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How 2 Local Restaurants Are Coping During The Shutdown


by Miguel Perez 27 Mar 2020

Takeout and drive-through may work well for fast food joints and chains, but not so much for locally-owned places that also serve as community hubs. They’re the kind of restaurants perfect for a family meal, brunch, a first date or a work lunch.

In Oak Cliff, two eateries that serve different communities — Oddfellows and El Padrino — are learning to adapt to the shutdown of public life.

It’s not unusual for Oddfellows to have a line out of the door on any given weekend.

“We’re sort of infamous for brunch,” says owner Amy Wallace Cowan. “We tend to run a pretty long wait.”

Cowan and her team have been serving up hip American fare in Bishop Arts for 10 years.

The upscale diner was stocking up for spring break before COVID-19 hit North Texas, “which typically a very busy week for us because families are out,” Cowan says. “People have time to come and linger over pancakes and comfort food.”

But since daily life in Dallas has come to a halt, these typically busy streets have gone silent.

Food isn't the only draw at restaurants like Oddfellows in Dallas' Bishop Arts District. Their community feel and dine-in ambiance are also part of the experience. They're having to get creative to stay afloat during the COVID-19 shutdown.

Food isn’t the only draw at restaurants like Oddfellows in Dallas’ Bishop Arts District. Their community feel and dine-in ambiance are also part of the experience. They’re having to get creative to stay afloat during the COVID-19 shutdown. / Credit: Courtesy Oddfellows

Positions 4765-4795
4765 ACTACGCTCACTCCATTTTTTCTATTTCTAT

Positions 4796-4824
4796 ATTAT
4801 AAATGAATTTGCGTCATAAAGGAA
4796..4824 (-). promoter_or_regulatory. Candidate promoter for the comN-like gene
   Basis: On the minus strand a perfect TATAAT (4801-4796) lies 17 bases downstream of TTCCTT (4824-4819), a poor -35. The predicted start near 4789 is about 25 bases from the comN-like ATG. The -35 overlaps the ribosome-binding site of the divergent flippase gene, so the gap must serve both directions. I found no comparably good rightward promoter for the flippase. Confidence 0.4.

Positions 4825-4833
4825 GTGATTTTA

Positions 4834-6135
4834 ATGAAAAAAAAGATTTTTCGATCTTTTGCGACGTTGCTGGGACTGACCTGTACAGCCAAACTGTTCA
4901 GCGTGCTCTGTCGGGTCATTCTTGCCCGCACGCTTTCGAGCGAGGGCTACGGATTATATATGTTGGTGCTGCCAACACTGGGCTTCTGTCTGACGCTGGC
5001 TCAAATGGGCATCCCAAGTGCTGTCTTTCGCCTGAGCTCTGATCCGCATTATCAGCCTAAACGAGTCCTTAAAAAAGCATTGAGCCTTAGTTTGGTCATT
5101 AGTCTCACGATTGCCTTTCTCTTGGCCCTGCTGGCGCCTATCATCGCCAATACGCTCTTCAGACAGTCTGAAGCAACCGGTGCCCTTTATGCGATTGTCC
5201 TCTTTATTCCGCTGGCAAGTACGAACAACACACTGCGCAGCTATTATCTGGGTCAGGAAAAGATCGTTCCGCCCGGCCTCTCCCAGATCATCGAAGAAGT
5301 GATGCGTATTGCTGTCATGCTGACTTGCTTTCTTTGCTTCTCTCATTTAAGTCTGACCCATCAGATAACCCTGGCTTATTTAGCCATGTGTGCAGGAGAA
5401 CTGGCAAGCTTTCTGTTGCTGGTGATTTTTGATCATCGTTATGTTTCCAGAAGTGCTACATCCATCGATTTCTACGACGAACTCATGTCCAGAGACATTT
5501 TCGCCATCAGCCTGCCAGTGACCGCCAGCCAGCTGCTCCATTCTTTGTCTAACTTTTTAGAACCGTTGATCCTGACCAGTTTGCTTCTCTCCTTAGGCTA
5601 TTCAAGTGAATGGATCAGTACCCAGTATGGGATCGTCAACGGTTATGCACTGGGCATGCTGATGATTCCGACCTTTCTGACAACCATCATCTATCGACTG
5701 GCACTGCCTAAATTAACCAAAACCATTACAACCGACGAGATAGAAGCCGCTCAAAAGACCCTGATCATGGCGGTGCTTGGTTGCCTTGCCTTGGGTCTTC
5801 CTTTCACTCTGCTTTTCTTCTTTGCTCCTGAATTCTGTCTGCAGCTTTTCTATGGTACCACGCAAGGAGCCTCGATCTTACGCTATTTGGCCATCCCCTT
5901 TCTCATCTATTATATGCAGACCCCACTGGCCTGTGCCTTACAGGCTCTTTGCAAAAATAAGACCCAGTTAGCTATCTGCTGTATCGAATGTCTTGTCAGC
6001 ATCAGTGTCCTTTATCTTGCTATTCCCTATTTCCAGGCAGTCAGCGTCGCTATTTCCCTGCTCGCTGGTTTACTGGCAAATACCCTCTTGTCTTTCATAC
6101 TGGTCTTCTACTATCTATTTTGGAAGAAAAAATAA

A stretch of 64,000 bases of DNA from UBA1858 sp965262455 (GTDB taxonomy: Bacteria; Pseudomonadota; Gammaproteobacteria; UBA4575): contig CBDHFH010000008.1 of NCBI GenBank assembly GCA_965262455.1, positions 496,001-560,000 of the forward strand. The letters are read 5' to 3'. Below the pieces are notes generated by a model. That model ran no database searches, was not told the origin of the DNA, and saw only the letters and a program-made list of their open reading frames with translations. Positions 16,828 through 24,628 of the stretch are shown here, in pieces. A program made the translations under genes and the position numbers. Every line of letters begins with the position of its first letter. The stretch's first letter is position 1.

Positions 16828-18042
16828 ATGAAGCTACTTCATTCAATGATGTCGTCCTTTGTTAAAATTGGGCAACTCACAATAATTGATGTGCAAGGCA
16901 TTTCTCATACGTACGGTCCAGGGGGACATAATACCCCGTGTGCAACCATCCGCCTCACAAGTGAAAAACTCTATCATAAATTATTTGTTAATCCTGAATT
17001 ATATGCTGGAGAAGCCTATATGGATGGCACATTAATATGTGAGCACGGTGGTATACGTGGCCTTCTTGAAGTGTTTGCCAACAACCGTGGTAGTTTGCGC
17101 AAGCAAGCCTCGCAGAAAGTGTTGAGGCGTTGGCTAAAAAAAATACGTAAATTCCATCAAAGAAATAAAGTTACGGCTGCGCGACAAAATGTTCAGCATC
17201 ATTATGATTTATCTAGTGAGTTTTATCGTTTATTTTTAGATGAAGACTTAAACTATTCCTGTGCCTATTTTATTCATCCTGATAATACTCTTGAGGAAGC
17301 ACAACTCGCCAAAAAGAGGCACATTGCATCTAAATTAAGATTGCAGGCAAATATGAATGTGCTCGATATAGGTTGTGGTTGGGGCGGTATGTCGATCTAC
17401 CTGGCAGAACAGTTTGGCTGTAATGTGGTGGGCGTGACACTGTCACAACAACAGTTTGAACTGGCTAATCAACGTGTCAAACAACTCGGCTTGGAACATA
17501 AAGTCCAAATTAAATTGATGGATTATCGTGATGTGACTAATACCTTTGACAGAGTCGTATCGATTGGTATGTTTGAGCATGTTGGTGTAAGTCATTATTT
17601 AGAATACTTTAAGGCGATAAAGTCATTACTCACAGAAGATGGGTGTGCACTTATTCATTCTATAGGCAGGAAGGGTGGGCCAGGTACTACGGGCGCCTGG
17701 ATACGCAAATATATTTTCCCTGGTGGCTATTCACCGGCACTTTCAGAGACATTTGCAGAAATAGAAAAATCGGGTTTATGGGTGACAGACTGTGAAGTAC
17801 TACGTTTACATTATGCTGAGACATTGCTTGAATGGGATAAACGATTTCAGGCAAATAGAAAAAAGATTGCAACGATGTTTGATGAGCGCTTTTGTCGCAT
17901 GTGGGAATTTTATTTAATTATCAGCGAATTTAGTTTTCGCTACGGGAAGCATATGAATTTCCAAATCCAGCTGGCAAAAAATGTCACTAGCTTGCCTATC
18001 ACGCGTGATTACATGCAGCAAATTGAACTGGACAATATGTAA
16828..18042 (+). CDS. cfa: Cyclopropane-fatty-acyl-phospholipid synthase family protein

Oddfellows, stuck with a lot of extra product, had to think fast.

“So, we were able to roll a bunch of our employees onto unemployment,” Cowan says. “We have worked with our landlord to go ahead and pre-emptively say we may not be making our April 1st rent payment. And then we actively set to work with the one employee we retained, which is our chef, on how to use the product we had in house.”

Cowan’s team set up wooden stalls stocked with fresh produce, milk, toilet paper, beer and wine outside of the restaurant.

Vince Rowe lives in Kessler Park nearby, and he’s a fan of the makeshift market.

“I’ve been over there just about every morning predominantly to support them because I do not want to see them go away any time soon,” Rowe says.

Just a few blocks away on Jefferson Avenue, another Oak Cliff mainstay is also helping its customers adapt to its sudden closure.

Juan Contreras helps run his family’s taqueria, El Padrino.

El Padrino, located at West Jefferson Boulevard and South Bishop Avenue in Oak Cliff. The vast majority of their customers dine in, so El Padrino has been hit hard by COVID-19 restrictions. (Credit: Miguel Perez / KERA)

El Padrino, located at West Jefferson Boulevard and South Bishop Avenue in Oak Cliff. The vast majority of their customers dine in, so El Padrino has been hit hard by COVID-19 restrictions. / Credit: Miguel Perez, KERA

The small shop, painted bright blue and orange, has long been a staple for the neighborhood’s older Mexican residents.

“It’s usually folks who are retired who have been loyal customers with us for a very long time,” Contreras says. “They come in for their coffee and pan dulce.”